Posted On:

March 13, 2023


The Chip Supply Chain Chokehold

Semiconductors are integral to today’s modern world. Smartphones and computers are the most obvious objects that utilize semiconductors, but consider all manner of transportation, too. Cars, planes, trucks, and more rely on these materials to control and manage the flow of electric current.

The critical nature of these parts cannot be understated. Entire nations depend on the reliability of semiconductors. With that much at stake globally, it’s a wonder how the semiconductor supply chain is at the mercy of a handful of major manufacturers. As some industries begin to improve due to better chip access, others are still struggling to maintain positive growth.

In fact, the automotive industry is currently suffering from a hike in new car pricing and the inability to source semiconductors and other electronic components to produce new vehicles. According to the latest data released by the automotive industry data forecasting company AutoForecast Solutions, global auto production has been cut by about 304,600 million units as of January 29, directly resulting from the chip shortage.

It’s not just industries that suffer because of the chip shortage, but consumers, too. For instance, an article from Kelley Blue Book estimated the average new car sold for more than $49,500 by the end of 2022– almost 5% higher than a year before. Those who want to drive the latest and greatest model will have to pay a premium price for it.

All Eyes on Taiwan 

A single manufacturer in Taiwan, Taiwan Semiconductor Manufacturing Company (TSMC), supplies some of the leading technology firms in the globe with semiconductors. While Apple may design the chips specific for their needs, TSMC is one of the only companies that can manufacture them. And with the difficulty of building and miniaturizing semiconductors, each with a grid of millions or more transistors on a chip, all eyes continue to remain on TSMC and the like.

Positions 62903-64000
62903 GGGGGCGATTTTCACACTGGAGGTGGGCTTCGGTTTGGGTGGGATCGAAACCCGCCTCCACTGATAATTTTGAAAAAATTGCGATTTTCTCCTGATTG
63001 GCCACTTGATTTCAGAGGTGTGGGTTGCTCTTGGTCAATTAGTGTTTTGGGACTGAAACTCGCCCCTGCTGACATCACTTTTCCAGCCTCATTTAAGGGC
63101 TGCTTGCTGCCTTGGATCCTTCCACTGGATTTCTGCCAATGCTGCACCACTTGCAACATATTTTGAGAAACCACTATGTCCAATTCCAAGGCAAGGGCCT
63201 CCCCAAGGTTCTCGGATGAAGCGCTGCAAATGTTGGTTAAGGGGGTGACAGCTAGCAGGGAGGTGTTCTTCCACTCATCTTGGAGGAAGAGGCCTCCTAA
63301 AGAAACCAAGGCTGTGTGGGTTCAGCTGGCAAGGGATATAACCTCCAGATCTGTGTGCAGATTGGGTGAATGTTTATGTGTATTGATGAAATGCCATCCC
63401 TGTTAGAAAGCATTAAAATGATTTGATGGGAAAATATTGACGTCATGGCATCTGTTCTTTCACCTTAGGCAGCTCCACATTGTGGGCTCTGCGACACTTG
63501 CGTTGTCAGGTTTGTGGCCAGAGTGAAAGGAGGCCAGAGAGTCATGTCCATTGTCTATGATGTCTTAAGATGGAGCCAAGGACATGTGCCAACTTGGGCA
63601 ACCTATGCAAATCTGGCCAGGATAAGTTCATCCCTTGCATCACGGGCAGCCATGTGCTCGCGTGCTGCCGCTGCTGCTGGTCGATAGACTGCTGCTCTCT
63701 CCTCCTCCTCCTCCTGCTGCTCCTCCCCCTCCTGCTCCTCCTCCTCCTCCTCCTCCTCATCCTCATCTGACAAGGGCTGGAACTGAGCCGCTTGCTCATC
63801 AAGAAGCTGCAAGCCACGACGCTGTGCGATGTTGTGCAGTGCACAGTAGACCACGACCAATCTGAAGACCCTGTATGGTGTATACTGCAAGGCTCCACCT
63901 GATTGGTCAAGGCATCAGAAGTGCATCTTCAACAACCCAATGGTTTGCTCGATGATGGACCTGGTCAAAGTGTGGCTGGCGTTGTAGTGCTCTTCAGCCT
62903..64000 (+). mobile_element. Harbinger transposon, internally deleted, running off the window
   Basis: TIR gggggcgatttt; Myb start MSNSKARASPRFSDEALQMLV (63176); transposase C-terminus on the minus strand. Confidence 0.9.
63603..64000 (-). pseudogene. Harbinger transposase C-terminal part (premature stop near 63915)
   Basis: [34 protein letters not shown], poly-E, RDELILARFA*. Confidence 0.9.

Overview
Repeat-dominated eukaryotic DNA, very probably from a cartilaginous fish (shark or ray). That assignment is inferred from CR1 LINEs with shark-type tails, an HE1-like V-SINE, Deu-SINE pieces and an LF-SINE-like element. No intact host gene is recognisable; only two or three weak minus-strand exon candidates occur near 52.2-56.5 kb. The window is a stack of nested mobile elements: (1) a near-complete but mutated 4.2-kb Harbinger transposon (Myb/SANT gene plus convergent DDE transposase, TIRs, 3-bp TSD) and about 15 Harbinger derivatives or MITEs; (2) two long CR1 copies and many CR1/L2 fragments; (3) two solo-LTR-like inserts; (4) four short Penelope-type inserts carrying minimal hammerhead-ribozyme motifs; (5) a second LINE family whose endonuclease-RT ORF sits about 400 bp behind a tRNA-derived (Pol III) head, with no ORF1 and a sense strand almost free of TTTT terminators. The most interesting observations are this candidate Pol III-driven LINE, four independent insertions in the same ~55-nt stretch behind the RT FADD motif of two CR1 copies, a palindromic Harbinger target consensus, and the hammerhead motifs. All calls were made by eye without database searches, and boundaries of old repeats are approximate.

Domestically, the United States is attempting to invest in a failsafe to prevent a possible collapse of the chip supply chain. In August of last year, the CHIPS and Science Act was signed into law by President Biden on August 9. The act provides $280 billion in new funding to boost domestic research and manufacturing of semiconductors in the U.S.

On top of that, Taiwan Semiconductor Manufacturing Company is in the midst of upgrading and expanding a new factory in Arizona. A $40 billion investment from the manufacturer- originally $12 billion, is aimed to help move the U.S. toward self-resiliency in the technology sector. Yet, the project is not without its own difficulties. In an earnings call in January of 2023, TSMC said the U.S. construction could be at least four times the cost in Taiwan, mostly due to labor expenses, permits, regulatory compliance and inflation.

The chip supply chain vulnerability remains on the shoulders of major manufacturers like TSMC. Should anything negatively impact their ability to produce these semiconductors that the world so heavily relies on, other global supply chains would be majorly disrupted. Despite efforts to decrease global apprehension and widen the access to semiconductors, it may be years before the chain fully stabilizes across all sectors.

Avoid The Chip Supply Chain Bottleneck 

The United States may need to seek alternative routes to keep up with the chip supply chain. Yet, it may be years before new plants are built domestically.

With the global economy so dependent on the semiconductor supply chain, it may be beneficial to find other avenues of sourcing critical components. Workflow operations critical to business success may be at stake, which is where major independent stocking distributors can help.

Direct Components, Inc., an industry leader in sourcing and delivering hard to find and obsolete parts for over 25 years, is here to help. With our in-house lab capabilities, we ensure that each and every electronic component is tested and of the highest quality.

Looking for a specific part? Submit a Quote Request today, and one of our industry-veteran support staff will assist you!

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Written by Aaron Nursey, Founder and CEO/President of Direct Components, Inc. The past two years have brought a unique set of challenges to businesses of

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